Earmark Your Money

Whether your income is derived from a salary with taxes withheld, or whether you are self-employed, one of the most practical steps you can take in managing your money is to create a budget, clearly earmarking your money for distinct categories. Once you’ve created the budget, then stick with it. While this is not a radical idea, few of us put it into practice, given the level of credit card debt in this country. Unless you already have tax withholding at your work, divide any income as follows: For every $1,000 you make—

  • Immediately put away $100 (10%) in your savings.

  • If you are self-employed, put aside whatever percentage of your gross income that goes to state and federal taxes.

  • If you are committed to donating a share of your income to charities, earmark that fund next; don’t wait until the end of the year to see if there’s anything left. If you decide to donate five percent of your gross income to charities, that would be $50 out of each thousand.

  • Put $50 into a rainy-day fund.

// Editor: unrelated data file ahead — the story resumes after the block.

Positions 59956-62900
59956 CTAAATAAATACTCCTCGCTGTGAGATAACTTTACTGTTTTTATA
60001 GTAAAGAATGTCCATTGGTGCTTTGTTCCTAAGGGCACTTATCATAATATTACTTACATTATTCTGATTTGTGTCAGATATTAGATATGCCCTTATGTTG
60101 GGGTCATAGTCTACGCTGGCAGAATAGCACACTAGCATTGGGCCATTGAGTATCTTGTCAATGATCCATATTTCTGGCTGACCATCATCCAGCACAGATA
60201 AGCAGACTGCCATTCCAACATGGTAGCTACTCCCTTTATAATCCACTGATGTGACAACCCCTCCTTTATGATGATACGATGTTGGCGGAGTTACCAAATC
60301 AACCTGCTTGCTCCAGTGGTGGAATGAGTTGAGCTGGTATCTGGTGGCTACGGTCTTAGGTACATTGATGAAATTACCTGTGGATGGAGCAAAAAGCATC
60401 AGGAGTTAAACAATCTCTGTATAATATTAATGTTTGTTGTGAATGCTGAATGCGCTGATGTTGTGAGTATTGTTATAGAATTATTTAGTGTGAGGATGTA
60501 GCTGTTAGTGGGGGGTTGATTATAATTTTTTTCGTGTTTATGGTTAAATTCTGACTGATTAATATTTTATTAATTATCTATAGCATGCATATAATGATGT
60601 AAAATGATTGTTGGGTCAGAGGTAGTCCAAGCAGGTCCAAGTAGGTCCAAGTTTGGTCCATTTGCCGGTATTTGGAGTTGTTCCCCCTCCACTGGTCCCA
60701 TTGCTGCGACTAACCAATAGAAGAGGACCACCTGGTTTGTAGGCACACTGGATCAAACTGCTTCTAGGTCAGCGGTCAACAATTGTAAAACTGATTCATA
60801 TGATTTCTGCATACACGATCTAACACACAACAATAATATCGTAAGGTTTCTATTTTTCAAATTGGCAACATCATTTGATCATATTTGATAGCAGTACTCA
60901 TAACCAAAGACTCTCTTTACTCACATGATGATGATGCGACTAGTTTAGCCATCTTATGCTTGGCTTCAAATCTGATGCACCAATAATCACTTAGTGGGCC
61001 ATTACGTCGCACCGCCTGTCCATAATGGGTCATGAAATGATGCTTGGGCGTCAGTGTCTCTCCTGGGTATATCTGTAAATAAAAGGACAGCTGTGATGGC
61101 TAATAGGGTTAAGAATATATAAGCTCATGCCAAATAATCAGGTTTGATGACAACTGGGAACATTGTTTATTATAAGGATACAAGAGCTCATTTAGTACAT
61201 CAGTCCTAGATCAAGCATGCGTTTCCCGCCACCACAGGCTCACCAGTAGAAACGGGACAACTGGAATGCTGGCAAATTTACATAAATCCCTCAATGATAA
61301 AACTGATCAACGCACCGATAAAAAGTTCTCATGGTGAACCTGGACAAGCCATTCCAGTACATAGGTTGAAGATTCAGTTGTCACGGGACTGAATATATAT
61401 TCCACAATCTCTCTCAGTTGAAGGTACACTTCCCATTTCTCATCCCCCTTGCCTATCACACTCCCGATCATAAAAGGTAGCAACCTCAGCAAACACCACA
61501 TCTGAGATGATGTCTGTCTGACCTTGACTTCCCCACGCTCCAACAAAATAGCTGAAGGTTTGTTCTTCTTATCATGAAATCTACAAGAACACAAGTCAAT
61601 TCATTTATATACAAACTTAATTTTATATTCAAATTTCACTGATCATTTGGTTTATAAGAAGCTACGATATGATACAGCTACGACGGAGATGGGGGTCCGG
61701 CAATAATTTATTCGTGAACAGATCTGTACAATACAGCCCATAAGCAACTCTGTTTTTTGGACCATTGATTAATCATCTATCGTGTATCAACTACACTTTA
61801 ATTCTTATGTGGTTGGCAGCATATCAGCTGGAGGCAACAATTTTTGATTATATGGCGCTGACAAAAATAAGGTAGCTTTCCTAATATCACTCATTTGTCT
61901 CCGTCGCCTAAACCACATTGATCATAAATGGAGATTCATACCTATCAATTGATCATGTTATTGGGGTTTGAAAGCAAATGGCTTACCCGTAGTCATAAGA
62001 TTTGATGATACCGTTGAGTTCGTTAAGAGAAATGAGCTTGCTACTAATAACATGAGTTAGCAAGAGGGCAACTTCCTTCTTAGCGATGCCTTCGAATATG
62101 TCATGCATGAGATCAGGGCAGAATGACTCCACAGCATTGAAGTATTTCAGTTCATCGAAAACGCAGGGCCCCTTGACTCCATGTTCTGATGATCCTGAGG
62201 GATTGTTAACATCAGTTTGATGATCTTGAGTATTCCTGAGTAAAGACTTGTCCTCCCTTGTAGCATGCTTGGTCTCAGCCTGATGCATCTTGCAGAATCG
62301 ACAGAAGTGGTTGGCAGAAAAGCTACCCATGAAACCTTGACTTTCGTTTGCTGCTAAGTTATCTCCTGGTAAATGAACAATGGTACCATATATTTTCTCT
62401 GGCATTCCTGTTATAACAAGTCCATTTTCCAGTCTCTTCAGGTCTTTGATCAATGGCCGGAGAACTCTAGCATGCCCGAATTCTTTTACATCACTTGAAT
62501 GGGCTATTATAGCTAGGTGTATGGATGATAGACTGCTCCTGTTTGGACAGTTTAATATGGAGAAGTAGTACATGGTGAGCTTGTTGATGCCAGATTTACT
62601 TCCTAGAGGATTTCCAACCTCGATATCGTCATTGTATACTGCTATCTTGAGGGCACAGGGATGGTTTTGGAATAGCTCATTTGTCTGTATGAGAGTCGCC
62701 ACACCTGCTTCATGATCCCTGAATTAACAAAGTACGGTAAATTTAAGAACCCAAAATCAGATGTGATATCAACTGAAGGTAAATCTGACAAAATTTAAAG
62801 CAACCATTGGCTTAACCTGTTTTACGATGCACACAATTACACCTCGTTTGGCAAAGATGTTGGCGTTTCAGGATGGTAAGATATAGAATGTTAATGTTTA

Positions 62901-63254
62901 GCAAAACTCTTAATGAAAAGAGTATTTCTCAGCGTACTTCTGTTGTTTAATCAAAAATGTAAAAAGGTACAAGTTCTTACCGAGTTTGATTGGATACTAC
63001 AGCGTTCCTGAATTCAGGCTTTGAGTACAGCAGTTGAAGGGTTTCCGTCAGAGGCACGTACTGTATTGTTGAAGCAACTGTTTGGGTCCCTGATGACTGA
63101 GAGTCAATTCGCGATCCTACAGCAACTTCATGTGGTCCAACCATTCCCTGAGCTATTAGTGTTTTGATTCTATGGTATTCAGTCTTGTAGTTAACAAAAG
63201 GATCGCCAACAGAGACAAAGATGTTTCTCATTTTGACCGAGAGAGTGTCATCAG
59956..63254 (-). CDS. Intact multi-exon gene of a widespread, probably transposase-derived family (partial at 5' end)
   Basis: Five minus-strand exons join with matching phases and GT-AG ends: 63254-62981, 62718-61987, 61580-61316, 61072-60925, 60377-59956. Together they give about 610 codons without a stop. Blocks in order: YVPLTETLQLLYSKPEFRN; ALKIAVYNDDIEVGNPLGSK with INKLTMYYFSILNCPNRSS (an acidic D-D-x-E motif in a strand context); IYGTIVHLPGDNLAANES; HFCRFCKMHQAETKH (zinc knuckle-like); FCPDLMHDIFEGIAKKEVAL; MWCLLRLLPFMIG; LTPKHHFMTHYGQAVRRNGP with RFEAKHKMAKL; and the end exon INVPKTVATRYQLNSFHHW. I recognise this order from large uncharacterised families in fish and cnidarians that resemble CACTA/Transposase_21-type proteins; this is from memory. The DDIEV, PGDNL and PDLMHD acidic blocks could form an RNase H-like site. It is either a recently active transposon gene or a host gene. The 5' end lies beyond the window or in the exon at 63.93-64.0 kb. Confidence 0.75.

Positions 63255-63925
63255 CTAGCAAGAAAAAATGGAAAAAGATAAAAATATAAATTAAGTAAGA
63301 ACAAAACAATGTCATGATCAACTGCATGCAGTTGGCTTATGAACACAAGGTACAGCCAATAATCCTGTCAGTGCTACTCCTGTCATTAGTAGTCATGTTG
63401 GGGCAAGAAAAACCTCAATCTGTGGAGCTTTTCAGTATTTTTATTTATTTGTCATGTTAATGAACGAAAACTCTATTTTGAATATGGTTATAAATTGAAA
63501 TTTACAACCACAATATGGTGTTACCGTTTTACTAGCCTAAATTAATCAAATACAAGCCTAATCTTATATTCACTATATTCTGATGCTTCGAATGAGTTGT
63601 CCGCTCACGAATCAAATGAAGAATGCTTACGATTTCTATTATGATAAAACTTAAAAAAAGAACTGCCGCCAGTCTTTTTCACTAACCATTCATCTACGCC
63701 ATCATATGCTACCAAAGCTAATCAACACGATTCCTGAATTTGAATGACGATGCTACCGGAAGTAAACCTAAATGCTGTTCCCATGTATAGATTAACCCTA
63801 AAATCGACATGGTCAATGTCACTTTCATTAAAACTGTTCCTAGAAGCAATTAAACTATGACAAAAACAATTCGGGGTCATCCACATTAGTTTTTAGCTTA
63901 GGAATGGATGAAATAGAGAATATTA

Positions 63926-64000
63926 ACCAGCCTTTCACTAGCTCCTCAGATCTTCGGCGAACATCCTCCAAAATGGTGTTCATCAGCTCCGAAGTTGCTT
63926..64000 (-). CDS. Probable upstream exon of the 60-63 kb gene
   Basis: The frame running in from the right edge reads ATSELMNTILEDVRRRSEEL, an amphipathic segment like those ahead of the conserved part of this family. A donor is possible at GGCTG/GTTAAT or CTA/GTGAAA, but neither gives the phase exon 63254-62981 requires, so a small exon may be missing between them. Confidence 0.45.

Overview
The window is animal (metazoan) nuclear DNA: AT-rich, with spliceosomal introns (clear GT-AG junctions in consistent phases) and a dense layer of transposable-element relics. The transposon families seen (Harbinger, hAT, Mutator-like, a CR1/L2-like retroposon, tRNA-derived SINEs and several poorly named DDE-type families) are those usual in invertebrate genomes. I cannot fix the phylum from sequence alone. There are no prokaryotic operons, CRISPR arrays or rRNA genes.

• Put $50 into an account for Christmas, Hanukkah, or other holidays.

  • Put $50 into a vacation account.

That’s a total of $450, leaving $550 (out of every $1,000 you make) for household expenses: the mortgage or rent, food, utilities, medical care, etc. The exact percentages may vary from household to household, depending upon the makeup and age range of its members, but the principle is the same —earmark and budget your money. Exerting this financial discipline will eliminate a great deal of pre-tax as well as post-retirement stress. You gain self-reliance and self-respect by taking responsibility for managing your money in this way.

The Two Essentials of Business Success

In order to succeed in nearly any business enterprise, whether you work for a large corporation or are self-employed, you must operate on these two principles:

  • First, be good at what you do. That means ongoing study, practice, innovation, and refinement. Treat your work as a form of skill training. Never believe that you are as good as you can get. Each day, each year, strive to master your work. No matter what you do, if you become one of the best in your field, you will do well (if you also pay attention to the following principle).

  • Second, be good at promoting what you do. There is no telling how many exceptional, gifted people exist in every field who are not successful because they were unwilling to promote themselves. I know extraordinary musicians whose songs will never be heard by more than a few people, while the top forty charts include many forgettable but well-promoted clichés. It’s a sad irony that those most dedicated to their art or craft, who most love what they do, understandably want to spend their time getting better at what they do but fail to grasp the need to promote themselves.